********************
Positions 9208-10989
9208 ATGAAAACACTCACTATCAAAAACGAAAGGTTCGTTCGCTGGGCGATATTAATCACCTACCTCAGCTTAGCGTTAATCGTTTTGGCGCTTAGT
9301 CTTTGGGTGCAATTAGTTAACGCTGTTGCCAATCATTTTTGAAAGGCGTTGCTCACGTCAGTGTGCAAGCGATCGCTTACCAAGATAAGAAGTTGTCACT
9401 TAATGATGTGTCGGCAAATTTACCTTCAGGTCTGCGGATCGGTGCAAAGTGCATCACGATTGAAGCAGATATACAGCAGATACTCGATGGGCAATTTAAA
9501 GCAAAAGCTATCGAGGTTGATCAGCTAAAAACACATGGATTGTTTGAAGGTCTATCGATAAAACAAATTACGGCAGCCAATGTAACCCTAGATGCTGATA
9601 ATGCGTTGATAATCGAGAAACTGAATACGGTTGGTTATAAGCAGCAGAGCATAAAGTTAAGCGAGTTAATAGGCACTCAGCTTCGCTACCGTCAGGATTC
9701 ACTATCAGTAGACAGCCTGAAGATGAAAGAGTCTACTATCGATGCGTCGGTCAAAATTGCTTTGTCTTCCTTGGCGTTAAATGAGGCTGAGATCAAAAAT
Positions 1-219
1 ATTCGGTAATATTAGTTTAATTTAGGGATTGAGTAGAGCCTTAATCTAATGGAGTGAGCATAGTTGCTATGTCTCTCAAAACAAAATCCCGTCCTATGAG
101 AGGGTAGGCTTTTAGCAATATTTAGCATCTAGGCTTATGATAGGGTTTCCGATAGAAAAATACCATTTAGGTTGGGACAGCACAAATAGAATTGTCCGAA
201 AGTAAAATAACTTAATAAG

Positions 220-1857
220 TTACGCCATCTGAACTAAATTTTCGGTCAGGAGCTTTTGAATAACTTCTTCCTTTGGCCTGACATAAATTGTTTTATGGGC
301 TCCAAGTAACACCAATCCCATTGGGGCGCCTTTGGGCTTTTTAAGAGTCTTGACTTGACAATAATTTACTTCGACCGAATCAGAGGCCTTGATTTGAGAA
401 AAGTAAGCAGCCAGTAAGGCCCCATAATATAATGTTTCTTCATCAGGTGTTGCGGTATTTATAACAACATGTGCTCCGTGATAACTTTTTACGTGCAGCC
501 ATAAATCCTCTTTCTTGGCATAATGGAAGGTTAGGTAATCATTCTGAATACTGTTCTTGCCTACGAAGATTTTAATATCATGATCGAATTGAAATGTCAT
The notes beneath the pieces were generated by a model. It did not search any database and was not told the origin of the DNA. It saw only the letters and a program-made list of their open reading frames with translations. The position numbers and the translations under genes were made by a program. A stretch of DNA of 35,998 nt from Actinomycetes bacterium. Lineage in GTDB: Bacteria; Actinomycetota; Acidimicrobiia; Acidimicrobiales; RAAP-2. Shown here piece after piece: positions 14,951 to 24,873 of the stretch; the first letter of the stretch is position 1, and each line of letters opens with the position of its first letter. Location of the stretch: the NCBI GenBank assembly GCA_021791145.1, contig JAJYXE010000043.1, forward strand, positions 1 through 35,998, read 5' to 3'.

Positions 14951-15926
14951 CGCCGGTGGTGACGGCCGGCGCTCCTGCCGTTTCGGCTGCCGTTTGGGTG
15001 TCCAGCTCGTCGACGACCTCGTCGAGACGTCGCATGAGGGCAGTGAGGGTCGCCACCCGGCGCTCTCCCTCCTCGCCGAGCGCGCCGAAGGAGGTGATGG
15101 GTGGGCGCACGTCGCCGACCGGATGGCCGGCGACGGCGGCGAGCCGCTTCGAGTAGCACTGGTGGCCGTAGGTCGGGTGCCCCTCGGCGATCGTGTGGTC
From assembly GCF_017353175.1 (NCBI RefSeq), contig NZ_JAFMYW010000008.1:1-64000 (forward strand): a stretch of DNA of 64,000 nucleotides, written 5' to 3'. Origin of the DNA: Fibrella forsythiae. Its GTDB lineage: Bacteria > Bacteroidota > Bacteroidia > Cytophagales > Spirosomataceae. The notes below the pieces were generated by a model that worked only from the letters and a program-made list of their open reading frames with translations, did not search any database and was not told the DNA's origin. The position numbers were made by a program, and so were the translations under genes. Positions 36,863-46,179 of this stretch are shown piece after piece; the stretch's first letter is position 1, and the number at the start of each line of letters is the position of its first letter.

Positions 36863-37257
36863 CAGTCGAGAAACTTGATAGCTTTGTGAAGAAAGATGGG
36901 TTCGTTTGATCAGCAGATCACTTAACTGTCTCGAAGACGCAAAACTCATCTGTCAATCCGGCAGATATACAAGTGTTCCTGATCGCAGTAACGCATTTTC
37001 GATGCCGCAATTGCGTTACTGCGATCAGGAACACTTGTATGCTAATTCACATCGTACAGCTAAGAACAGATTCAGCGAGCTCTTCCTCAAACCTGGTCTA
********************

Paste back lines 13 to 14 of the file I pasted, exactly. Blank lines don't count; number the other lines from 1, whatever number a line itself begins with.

220 TTACGCCATCTGAACTAAATTTTCGGTCAGGAGCTTTTGAATAACTTCTTCCTTTGGCCTGACATAAATTGTTTTATGGGC
301 TCCAAGTAACACCAATCCCATTGGGGCGCCTTTGGGCTTTTTAAGAGTCTTGACTTGACAATAATTTACTTCGACCGAATCAGAGGCCTTGATTTGAGAA